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IBM Looks Airline Security in the Eye

Signs Agreement With Schiphol Group to Bring Biometric Iris Scanning System to Airlines and Airports

WHITE PLAINS, N.Y. & AMSTERDAM, The Netherlands--April 25, 2002--IBM is joining with Schiphol Group of Amsterdam to offer airlines and airports around the world a quick security access system that uses biometric iris scanning technology.

The new offering will be based on the existing Automatic Border Passage (ABP) system Schiphol Group has deployed at Amsterdam Airport Schiphol. This system identifies and verifies travelers by cross referencing a real-time iris scan with the travelers' pre-registered iris data -- which is stored on an encrypted smart card. Amsterdam Airport Schiphol was the world's first airport to employ a new automatic border passage system using iris recognition for passengers in a high-security environment.

The ABP system, which has been in operation since October 2001, is currently used for identity verification and border passage functions, supplementary to manual passport control by the Dutch border police. It runs on IBM eServer xSeries and uses an IBM DB2 database to access non-biometric related passenger data. IBM will work with Schiphol Group to extend a subset of the biometric security features in this system so it can be used by airlines and airports for passenger identification and tracking in functions such as ticketing, check in, screening and boarding. Additionally, the companies plan to develop components of the technology to provide secure employee and staff access to restricted areas of travel and transportation facilities.

Editors Note: Photos of the current system used at Amsterdam's Schiphol Airport are available at: (Due to the length of this URL, it may be necessary to copy and paste this hyperlink into your Internet browser's URL address field.)

Demonstrations can also be arranged on site at Schiphol Airport.

Under terms of the agreement, IBM will team with Schiphol Group to market the new solution to airlines and airports. It will also perform all systems integration for the solution, provide the necessary hardware and software, and assist Schiphol Group in modifying the system to develop new solutions and security components to meet evolving security requirements. The core security solution behind Schiphol Group's Automatic Border Passage system will be supplied through a joint venture Schiphol Group has formed with Joh. Enschede Security Solutions B.V., a specialist Dutch security solutions company that supplied the technology for iris recognition and storage of iris information on smart cards. Schiphol Group is the intellectual proprietor of the border passage concept employing iris recognition.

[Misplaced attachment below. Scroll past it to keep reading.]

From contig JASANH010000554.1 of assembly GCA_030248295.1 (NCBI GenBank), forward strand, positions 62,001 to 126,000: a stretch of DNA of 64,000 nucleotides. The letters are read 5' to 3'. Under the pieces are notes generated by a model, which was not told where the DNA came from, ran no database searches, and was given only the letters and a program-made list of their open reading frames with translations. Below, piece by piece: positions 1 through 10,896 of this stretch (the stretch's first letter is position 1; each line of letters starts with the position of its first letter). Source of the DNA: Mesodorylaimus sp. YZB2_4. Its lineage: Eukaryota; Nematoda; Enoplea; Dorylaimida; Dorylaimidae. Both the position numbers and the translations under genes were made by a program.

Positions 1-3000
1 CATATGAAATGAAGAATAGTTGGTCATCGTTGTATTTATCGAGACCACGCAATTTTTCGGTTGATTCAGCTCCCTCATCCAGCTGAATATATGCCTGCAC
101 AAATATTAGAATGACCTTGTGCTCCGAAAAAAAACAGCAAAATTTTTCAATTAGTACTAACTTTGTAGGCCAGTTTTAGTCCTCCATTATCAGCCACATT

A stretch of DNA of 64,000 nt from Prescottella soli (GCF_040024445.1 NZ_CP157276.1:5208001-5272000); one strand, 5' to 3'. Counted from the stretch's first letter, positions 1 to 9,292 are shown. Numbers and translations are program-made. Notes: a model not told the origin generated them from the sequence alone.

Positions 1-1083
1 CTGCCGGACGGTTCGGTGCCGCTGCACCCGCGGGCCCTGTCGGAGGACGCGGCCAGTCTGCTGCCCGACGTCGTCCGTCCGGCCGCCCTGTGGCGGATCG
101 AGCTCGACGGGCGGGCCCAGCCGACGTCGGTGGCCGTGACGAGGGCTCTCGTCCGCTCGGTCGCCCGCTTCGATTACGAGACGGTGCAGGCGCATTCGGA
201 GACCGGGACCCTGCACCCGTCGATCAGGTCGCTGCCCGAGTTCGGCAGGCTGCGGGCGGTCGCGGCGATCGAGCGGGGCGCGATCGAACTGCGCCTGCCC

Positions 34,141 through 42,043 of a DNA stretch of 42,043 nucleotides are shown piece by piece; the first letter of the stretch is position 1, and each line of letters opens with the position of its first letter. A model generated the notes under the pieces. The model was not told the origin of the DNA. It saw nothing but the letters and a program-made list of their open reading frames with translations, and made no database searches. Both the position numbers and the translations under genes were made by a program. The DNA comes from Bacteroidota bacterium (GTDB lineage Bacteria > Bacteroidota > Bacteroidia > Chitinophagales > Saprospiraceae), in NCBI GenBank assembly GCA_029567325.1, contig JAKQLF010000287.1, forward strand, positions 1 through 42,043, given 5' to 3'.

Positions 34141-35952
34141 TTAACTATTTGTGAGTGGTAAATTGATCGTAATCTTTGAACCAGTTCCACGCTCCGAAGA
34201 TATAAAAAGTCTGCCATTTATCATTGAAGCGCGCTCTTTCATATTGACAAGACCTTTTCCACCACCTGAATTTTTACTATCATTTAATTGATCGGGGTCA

"IBM's worldwide reach, systems integration skills and airline industry insight and expertise make it the ideal company to help us deploy this biometric technology for airport security, enabling a sense of security and convenience for today's travelers,'' said Pieter Verboom, CFO of Schiphol Group.

"The system's ability to process four-to-five people per minute and provide highly reliable, machine-made decisions on whether the person actually is who he or she claims to be, will go a long way towards meeting travelers' demands for security, convenience and speed, '' said Mike Hulley, general manager, IBM Global Travel & Transportation Industry group.

The security procedure for this solution involves two phases. In the first phase, the traveler is qualified and registered. This process, which includes a passport review, background check, and iris scan that is encrypted and embedded on a smart card, usually takes about 15 minutes. Currently the solution at Amsterdam Airport Schiphol is offered to members of Privium, the airport's new service programme open to holders of European Economic Area passports (EU countries plus Norway, Iceland and Liechtenstein) that is independent of airline frequent flier programs. Currently, some 2,500 people are using the Privium service programme. IBM and Schiphol Group have indicated that this model can be varied at new installations as the customer and circumstances demand.

The second phase identifies and verifies the registered traveler at the border passage checkpoint. This is done when the traveler approaches a gated kiosk and inserts a smart card in the kiosk card reader. The system reads the smart card and allows valid registered travelers to enter an isolated area. The traveler then looks into an iris scan camera so that the iris can be matched with the data on the smartcard. If a successful match is obtained, the passenger can continue to the gate. If the biometric analysis fails, or the traveler's passage is not authorized by any external system link, the automatic gate directs the traveler to the front of the queue for the standard manual passport check. The entire automatic border passage procedure is typically completed in about 10-15 seconds.

By adding dedicated software to the iris scanner's standard software, Schiphol Group has designed the system so that it does not use a database but can receive data from a smartcard chip, which means there is no sharing of the iris information. The use of individual smart cards to hold the biometric data rather than a biometrics database, coupled with the fact that program enrollment is voluntary, has eased concerns about privacy. Due to a strict separation of data on the chip, the card reader is also able to read the Dutch Border Police data independently from the biometric information, further easing privacy concerns.